One can hardly imagine a time when it was not evident to even the Neanderthals that striking someone on the head deprived him (or sometimes her) of most cognitive and motor capacities. Because the brain is in the head, its role in the display of such capacities should have been obvious. Other correlations were evident too, such as the agitation of the heart when in an emotional state. The liver has also been implicated as the bodily site of melancholy and other depressions, although the experiential correlations are less immediately obvious.
But almost every day now there is additional weight being added to the correlation of brain processes and cognitive, social, and motor capacities. These reports refer to two rather different kinds of cases. There are correlations between genetic abnormalities and deficits in cognitive and social performance, the mediating structures in the central nervous system (CNS) being assumed, and there are demonstrations by positron emission tomography (PET) scans and magnetic resonance of the differential uptake of glucose in different parts of the brain, activated for different tasks. The older material, derived from studying which cognitive and motor processes were absent when certain kinds of brain damage occurred, was virtually useless because there was no way of knowing where in the chain of subprocesses the missing structure should fit. It might have been the site of the brain process actually involved in the cognitive task or merely the nearer of auxiliary or preliminary phases.
BRAIN ACTIVITY AND COGNITIVE PERFORMANCE
There are several different modes of correlation between cognitive activities and brain processes.
Example 1: "Both accurately and falsely remembered words stimulated cell activity - shown on PET scans as increased blood flow - in a part of the brain that has been linked to memory of information and events. Only accurate memories, however, sparked a simultaneous burst of activity in a brain region implicated in the retention of information about sounds and speech" (Bower, 1996).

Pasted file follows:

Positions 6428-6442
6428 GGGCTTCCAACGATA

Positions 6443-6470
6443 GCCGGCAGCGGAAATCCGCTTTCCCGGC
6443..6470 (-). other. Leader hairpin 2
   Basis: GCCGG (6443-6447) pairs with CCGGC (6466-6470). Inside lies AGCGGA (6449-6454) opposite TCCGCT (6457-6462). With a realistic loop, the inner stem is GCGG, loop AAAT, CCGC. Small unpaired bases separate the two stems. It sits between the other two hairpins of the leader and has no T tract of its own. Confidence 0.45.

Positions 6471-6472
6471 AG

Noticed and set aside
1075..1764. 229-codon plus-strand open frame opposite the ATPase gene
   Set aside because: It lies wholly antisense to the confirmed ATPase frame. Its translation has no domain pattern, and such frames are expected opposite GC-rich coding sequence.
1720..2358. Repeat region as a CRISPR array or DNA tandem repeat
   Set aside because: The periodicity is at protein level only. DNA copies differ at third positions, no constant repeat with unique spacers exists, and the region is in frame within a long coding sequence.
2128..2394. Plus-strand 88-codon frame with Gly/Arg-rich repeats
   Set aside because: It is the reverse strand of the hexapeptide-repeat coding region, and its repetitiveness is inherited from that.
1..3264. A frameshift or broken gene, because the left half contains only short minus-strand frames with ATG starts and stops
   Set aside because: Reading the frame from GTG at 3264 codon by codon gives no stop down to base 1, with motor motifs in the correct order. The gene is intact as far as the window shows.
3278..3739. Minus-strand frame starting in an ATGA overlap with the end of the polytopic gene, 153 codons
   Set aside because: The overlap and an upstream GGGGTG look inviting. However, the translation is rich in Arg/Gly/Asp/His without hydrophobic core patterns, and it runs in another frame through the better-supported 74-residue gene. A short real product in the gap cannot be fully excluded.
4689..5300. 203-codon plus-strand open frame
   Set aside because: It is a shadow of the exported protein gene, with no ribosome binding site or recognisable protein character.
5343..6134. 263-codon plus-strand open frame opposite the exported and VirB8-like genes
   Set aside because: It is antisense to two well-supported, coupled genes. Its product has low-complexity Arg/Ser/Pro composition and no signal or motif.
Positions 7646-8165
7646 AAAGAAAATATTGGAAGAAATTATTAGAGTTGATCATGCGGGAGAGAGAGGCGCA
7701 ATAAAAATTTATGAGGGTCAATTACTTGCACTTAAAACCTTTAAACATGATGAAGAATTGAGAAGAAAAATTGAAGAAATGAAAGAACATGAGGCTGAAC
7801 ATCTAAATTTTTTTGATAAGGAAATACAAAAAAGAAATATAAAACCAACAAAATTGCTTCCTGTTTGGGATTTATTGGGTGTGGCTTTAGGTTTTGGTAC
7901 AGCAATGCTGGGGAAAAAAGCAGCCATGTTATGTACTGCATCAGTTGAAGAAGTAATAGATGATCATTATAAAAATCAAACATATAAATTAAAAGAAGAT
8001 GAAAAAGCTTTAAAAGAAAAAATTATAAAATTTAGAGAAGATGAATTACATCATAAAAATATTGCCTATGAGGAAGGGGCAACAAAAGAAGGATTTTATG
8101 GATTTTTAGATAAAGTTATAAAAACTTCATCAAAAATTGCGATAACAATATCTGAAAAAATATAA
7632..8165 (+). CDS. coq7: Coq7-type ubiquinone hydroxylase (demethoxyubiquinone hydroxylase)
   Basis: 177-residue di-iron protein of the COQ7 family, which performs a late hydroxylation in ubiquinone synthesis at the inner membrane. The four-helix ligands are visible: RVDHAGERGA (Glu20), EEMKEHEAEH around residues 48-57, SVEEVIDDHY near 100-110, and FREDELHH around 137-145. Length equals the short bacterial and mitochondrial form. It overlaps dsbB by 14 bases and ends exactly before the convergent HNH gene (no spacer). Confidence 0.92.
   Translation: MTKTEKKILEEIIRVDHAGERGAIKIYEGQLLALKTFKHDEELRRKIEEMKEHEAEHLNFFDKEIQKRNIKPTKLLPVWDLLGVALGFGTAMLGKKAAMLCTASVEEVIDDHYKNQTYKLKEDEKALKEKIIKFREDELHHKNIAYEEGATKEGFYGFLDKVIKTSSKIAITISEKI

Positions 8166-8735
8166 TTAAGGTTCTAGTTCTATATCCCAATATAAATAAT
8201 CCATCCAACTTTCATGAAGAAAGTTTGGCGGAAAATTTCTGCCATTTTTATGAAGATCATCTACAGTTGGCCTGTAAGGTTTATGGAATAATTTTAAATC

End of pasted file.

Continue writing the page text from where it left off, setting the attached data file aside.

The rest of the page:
Example 2: "Tiny electrical signals in the brain can be detected . . . if the volunteers move their fingers but also if they merely think of moving their fingers" (Stephen Roberts, reported in the Times, 11 September 1996).
Example 3: It has recently been shown in Oxford that the outer cortex of clever people is more alkaline than for those of lesser intellectual endowments.
Example 1: Men and women perform equally well at reading, as judged by ordinary standards of correctness. However, although PET scans show that in the brain, a small part of Wernicke's area is activated when men read, a broad band of cells across both hemispheres is active when women read.
Example 2: Some people diagnosed as having schizophrenia(1) benefit from chlorpromazine, others from lithium carbonate, and yet others are not helped by any psychoactive drug.
In these cases, the performance criteria do not pick out the same brain structure and activity in everyone capable of the activity.
Example: The most surprising finding to appear recently concerns the fosB gene in mice. Greenberg and Brown (1996) showed that "both mother and father [mice] lacking the fosB-gene failed to make any attempt to nurture their young." At least we know now why there are no ordinary mice lacking that gene.
In each of these cases, the relevance of the neurological process is determined by criteria that identify the cognitive process …